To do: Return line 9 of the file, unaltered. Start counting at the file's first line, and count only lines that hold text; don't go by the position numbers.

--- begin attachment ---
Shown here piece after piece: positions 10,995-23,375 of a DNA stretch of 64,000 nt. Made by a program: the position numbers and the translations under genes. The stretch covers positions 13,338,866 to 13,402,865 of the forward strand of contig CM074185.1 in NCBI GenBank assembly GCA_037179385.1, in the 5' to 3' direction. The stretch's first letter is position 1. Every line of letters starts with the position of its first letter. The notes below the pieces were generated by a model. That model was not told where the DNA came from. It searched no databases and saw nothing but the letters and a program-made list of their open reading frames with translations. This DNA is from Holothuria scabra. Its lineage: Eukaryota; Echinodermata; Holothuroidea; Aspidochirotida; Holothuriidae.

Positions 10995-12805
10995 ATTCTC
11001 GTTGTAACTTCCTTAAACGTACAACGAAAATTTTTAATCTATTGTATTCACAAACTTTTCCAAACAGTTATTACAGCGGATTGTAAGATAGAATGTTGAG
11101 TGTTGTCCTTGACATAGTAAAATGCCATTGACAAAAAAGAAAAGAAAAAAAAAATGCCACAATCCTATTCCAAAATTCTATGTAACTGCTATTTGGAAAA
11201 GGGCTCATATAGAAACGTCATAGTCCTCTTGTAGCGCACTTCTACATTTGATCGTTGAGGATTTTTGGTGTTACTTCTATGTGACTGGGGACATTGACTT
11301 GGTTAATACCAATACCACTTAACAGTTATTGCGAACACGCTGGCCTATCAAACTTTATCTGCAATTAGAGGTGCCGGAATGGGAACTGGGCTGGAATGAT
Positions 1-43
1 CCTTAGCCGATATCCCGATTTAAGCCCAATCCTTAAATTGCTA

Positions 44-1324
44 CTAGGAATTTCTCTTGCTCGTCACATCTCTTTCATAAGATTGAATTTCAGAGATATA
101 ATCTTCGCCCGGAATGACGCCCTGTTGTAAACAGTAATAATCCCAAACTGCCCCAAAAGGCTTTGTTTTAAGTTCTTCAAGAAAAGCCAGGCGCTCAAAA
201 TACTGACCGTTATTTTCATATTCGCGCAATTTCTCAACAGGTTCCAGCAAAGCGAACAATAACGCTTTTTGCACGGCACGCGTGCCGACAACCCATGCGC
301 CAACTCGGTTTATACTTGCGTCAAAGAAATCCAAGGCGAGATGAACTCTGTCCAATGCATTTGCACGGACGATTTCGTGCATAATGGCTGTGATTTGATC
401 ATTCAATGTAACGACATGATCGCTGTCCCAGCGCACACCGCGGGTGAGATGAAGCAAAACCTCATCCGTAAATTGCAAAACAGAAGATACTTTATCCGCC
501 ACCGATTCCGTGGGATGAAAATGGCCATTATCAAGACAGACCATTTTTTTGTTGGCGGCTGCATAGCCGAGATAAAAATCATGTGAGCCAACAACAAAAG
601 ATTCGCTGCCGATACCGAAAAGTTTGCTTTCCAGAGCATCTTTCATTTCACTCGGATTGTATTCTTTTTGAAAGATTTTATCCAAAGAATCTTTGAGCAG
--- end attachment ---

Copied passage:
1 CCTTAGCCGATATCCCGATTTAAGCCCAATCCTTAAATTGCTA